14 March 2017

Mohrmann (3)

I have enabled some intelligent comments questioning whether ... granted that Liturgical Latin is the way it is presented in the ancient Roman Sacramentaries and as it is analysed by Christine Mohrmann ... we really do need to worship like that. To this point, I would reply:
(1) The Liturgy we use is described as the Roman Rite. That is the label on the tin.
(2) Vatican II, which I regard as a true Ecumenical Council, did lay down in Sacrosanctum Concilium that the Roman Rite, while being up for revision, was to be substantially retained.
(3) In the fifth part of this series, I shall summarise Mohrmann's own account of twentieth century work on linguistics and varied linguistic registers.
(4) Liturgical Greek ... which Mohrmann also worked on ... is certainly not reductive or banausic. I do not know Coptic and Church Slavonic, but I have been told that the same is true of them.
(5) There is currently a sweet little exhibition in Bodley including a late Medieval Altar Missal with the Roman Rite in the Croatian language. I would love to be told what sort of Croatian that is!
(6) If we do not retain the tradition of the Sacral Language, I do not entirely see why we should retain traditional gestures, traditional vestments ...
(7) One comment, which suggests that we should change the language because we now see God differently, seems to me to give several games away.
(8) I think that most societies have had a more sophisticated set of linguistic presuppositions than Modern European Man. Classicists will recall the Homeric rhapsodes, who did business in a dialect of Greek which never ever had been used anywhere in Greece. And the Doricising traits of choral lyric.

I conclude with a passage kindly sent in by Thomas a couple of years ago, taken from The Earliest English Poems by Michael Alexander (Penguin 1966).

" ... old English prose never achieved the sophisticated word-order and complex synrtax of Greek or Latin. This does not apply to verse ... the poets used a special archaic diction inherited from days when their art had been purely oral. This word-hoard amounts almost to a language within a language; it differs greatly in vocabulary and syntax from the rudimentary attempts of the prose writers - because ... the poet is the keeper of the traditions which hold the cynn (the kin) together ... the older a word was, the more it was vlued by the cynn ... the poet is historian and priest, and his songs have ritual significance. That is why the language of the poets was so deeply conservative, and why the written records of it that we have show it so different from the language of the earliest prose-writers."

To which I would add a reminder of (the Anglican) Catherine Pickstock's brilliant account of the Classical Roman Rite in terms of oral culture (Beyond Writing). As well as reading Mohrmann, the tinkerers in Rome would be well advised to read Pickstock.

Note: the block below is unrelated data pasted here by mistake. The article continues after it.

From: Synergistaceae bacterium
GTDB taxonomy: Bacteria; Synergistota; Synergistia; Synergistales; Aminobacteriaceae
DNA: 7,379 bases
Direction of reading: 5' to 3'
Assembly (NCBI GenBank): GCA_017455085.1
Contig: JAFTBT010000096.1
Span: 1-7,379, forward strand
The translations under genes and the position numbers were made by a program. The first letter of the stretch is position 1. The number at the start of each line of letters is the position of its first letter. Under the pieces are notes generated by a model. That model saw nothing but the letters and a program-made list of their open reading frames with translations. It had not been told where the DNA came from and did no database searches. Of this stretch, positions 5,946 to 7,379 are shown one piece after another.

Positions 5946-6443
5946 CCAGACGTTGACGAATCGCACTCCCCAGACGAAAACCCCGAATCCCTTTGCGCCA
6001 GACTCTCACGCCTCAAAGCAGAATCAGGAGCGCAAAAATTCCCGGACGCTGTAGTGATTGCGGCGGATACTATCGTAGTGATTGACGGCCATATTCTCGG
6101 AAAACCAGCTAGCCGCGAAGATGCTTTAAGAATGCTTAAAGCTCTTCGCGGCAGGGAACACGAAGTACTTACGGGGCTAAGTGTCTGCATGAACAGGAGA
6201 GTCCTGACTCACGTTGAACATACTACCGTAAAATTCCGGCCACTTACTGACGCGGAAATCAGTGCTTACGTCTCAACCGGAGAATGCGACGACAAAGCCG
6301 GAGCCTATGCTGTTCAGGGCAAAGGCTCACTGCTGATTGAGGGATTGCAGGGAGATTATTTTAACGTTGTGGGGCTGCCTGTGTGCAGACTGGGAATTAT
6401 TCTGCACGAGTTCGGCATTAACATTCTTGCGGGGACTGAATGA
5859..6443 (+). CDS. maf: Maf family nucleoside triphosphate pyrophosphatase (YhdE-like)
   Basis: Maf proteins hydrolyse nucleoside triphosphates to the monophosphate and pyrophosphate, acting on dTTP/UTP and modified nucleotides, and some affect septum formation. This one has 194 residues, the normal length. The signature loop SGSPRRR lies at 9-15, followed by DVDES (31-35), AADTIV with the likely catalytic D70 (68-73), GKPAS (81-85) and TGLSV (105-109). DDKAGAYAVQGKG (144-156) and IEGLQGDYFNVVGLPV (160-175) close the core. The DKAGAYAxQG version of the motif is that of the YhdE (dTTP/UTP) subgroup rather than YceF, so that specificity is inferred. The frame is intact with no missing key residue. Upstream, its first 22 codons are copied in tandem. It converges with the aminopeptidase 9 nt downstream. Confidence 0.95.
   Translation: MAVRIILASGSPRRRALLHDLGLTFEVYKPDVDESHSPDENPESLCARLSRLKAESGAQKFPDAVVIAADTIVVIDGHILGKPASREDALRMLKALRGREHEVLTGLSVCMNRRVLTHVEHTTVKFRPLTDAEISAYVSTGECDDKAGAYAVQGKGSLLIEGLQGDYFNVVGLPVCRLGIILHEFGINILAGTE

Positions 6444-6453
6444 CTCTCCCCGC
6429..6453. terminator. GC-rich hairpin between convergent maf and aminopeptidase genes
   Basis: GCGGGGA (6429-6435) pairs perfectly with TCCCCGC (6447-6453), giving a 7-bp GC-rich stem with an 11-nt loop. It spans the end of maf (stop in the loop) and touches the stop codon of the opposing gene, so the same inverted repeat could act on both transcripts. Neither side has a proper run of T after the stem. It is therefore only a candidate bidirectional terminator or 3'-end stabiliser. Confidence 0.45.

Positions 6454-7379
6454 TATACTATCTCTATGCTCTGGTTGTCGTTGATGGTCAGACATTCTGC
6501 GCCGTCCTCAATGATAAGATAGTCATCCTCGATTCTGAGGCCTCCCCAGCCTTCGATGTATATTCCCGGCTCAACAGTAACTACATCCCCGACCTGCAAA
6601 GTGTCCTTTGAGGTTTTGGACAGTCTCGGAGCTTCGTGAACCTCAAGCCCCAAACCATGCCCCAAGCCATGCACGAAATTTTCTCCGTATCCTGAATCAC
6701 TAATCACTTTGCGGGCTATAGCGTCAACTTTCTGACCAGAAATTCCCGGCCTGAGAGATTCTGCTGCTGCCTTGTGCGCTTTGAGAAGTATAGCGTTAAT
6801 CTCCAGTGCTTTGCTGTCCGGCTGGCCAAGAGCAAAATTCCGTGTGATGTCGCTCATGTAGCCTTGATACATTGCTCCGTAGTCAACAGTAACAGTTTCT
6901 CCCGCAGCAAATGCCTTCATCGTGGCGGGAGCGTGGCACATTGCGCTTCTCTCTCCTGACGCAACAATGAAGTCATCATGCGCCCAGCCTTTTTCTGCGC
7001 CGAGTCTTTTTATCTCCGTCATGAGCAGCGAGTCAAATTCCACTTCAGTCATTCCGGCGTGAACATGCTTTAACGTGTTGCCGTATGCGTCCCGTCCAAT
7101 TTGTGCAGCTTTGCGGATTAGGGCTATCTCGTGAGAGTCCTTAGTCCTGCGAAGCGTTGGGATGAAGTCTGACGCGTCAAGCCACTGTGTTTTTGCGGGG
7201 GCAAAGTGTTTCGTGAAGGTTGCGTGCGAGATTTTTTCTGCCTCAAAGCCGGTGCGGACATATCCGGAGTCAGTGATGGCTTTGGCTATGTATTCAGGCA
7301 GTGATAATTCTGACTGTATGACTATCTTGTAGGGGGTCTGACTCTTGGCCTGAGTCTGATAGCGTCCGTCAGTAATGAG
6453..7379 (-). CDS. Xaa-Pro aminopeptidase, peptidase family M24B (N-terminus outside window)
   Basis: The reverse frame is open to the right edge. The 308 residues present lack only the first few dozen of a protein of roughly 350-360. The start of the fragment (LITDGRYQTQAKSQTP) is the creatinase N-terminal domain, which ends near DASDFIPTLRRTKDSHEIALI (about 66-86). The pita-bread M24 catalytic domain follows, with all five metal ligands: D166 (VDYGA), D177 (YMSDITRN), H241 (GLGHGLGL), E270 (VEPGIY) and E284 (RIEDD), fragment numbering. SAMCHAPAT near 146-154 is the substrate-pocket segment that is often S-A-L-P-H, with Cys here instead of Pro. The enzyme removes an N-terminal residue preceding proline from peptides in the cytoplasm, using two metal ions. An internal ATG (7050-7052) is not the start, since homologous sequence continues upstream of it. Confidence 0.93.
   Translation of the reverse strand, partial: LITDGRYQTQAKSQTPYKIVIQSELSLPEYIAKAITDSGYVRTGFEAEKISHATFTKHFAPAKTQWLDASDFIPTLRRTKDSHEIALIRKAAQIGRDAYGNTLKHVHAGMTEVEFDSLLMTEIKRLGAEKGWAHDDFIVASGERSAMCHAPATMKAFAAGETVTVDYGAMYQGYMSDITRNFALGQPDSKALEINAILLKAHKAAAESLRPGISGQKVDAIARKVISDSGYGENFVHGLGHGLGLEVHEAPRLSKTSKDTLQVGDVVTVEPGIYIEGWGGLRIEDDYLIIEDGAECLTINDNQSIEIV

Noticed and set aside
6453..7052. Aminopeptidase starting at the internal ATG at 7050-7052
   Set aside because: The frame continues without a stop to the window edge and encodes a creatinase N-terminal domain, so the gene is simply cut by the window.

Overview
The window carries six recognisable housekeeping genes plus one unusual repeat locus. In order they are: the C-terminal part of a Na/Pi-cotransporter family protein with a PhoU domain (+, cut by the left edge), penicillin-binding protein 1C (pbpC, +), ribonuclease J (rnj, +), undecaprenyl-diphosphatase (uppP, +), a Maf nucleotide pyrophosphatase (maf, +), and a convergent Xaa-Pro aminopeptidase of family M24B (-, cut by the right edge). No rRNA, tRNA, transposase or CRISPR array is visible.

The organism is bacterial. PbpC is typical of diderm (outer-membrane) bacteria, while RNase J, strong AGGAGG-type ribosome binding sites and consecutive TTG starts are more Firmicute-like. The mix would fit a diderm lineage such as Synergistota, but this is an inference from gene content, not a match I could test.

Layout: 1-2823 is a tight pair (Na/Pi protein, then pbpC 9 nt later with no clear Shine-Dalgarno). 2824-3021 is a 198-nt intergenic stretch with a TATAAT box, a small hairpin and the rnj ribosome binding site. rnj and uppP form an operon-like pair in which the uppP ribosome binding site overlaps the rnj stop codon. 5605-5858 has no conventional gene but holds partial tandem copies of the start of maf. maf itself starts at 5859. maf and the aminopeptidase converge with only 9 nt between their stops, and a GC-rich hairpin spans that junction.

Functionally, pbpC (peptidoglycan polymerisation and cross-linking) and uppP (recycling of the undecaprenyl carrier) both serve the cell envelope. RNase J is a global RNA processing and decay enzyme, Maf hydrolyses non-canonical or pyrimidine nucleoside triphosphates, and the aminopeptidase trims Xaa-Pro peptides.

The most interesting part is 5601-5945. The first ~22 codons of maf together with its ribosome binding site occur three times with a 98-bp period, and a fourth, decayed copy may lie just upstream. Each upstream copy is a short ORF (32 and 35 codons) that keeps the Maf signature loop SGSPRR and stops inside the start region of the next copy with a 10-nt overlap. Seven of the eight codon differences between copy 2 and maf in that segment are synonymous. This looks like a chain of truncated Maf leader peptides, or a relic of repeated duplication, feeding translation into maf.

Pulex said...

Without denying the usefulness of a sacral idiom for liturgical purposes we should distinguish between the employment of different registers of the same language (most of the examples given in the post) or even a diglossy situation where both idioms are mutually understandable (Russian vs. Church Slavonic or Croatian vs. Church Slavonic) and using in worship a language (Latin, Coptic, Ge'ez) entirely different from the one (all registers comprised) used by the society. This would make the argumentation more accurate. By the way, abp. Lefebvre allegedly said he would rather celebrate the traditional Mass in French than Novus Ordo in Latin.

K said...

Great post.
Regarding number 5: I don't know what Missal is exhibited, but there were no Croatian translations of Roman Rite Missals in medieval times. In liturgy, aside from Latin in the continental area, in coastal area Church Slavonic language was used, and on rare occasions still is. Croatian language (vernacular and literary), was used mostly for legal documents, folk literature, etc. but even then, author used elements of C-Slavonic to 'show off' his skills, since it was sign of prestige to know it. In those times people had sense of what is holy and what is profane. E.g., medieval rulers (Croatia, Bosnia, Serbia, etc) in their official documents used C-Slavonic for starting invocation (In the name of the Father etc.), followed by main content in vernacular, and ending with threat of curse for disobedience (Whoever denies this may he be damned by 12 apostles, etc.) in C-Slavonic again.

Stephen said...